These lines follow a much-quoted but mis-cited passage first published here 11 days ago. This quotation, above, completes the paragraph that I have published in these pages (on as a corrective to the usually mis-cited “quote.”

The title, above, references an excellent piece of music by contemporary composer John Adams.


To be able to destroy with good conscience, to be able to behave badly and call your bad behavior ‘righteous indignation’ — this is the height of psychological luxury, the most delicious of moral treats.

Aldous Huxley, attributed — on the Web and in many books it is cited as from his first comic novel of ideas, Crome Yellow, but it is not in there.
Richard Overton, cited on Common Sense with Paul Jacob.

To every individual in nature is given an individual property by nature not to be invaded or usurped by any. For every one, as he is himself, so he has a self-propriety, else could he not be himself; and of this no second may presume to deprive any of without manifest violation and affront to the very principles of nature and of the rules of equity and justice between man and man. Mine and thine cannot be, except this be. No man has power over my rights and liberties, and I over no man’s. I may be but an individual, enjoy my self and my self-propriety and may right myself no more than my self, or presume any further; if I do, I am an encroacher and an invader upon another man’s right — to which I have no right. For by natural birth all men are equally and alike born to like propriety, liberty and freedom. . . .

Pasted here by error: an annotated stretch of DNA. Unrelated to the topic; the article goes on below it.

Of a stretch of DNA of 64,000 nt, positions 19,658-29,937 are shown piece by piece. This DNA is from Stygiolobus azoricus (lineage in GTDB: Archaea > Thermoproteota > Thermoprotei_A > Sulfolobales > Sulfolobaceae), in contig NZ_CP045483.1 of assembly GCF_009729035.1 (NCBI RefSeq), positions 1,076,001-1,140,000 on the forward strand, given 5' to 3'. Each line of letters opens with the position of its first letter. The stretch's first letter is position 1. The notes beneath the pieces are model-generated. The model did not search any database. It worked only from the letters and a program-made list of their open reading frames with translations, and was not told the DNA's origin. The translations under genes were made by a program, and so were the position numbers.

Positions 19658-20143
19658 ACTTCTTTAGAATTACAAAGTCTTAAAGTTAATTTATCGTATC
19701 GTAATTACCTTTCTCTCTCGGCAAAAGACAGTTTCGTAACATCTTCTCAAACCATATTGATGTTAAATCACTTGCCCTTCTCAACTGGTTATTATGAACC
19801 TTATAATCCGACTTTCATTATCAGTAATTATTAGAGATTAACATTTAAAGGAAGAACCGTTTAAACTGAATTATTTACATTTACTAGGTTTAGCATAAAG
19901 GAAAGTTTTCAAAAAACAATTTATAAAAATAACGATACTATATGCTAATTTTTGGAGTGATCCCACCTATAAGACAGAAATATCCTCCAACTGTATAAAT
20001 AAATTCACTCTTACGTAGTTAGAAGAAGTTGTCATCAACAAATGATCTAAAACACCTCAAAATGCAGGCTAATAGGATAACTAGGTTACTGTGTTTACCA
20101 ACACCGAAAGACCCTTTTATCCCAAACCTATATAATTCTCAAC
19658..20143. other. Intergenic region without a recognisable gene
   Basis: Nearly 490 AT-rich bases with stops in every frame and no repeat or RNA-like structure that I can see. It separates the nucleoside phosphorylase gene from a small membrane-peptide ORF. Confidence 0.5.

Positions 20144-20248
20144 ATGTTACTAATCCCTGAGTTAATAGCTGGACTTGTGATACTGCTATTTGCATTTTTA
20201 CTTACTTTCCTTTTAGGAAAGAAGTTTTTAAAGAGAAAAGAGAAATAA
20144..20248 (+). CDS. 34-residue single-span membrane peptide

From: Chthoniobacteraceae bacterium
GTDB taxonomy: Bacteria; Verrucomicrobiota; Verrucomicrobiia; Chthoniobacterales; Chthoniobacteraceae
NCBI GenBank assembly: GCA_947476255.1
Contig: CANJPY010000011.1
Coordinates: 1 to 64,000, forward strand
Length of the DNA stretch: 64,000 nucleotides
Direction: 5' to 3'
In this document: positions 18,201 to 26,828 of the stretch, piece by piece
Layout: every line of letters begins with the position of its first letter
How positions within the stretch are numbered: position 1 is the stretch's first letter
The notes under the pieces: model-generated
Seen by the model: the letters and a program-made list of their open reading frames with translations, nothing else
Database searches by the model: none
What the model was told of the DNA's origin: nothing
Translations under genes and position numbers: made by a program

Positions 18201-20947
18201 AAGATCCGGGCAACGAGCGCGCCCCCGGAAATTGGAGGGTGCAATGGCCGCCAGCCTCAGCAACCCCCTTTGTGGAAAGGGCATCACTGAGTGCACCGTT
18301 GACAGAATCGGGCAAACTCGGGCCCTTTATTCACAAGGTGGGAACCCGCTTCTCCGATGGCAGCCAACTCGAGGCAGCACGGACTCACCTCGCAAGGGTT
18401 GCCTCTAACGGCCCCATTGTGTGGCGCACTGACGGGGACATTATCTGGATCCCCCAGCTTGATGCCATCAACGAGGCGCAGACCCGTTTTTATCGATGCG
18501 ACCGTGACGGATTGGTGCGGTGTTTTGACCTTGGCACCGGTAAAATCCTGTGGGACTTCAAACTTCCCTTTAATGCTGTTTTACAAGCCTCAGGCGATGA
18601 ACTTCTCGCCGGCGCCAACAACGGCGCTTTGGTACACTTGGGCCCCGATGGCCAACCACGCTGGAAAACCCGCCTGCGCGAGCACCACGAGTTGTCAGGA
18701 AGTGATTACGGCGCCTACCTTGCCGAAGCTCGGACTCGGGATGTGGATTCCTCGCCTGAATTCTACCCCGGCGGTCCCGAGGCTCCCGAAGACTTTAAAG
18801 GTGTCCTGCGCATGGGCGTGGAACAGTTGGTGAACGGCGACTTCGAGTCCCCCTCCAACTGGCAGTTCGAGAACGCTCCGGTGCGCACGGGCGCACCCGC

Richard Overton, An Arrow against all Tyrants from the prison of Newgate into the prerogative bowels of the arbitrary House of Lords and all other usurpers and tyrants whatsoever (1646).

We’ll know our disinformation program is complete when everything the American public believes is false.

CIA Director William J. Casey, February 1981, Roosevelt Room, White House

Caricature by Andre Gill.

Progress is in inverse ratio to the coercive action of man on man, in direct ratio to his command over things. The Protectionist, by trying to prevent his countrymen from consuming what they choose, wishes to remove them from the effects of all external progress, and when he gains his ends he may indeed find the most extravagant conceptions of Swift pale before the irony of his creation.

Yves Guyot, The Comedy of Protection, 1906, viii. (h/t Common Sense with Paul Jacob).
Caricature by Andre Gill.

We must not confound liberty with anarchy. Liberty is the reciprocal respect for personal rights, according to certain fixed rules known by the name of law. Anarchy is the privilege of some and the spoliation of others, according to the caprices and arbitrary will of the cunning and the violent, and the feebleness and lack of energy of the timorous.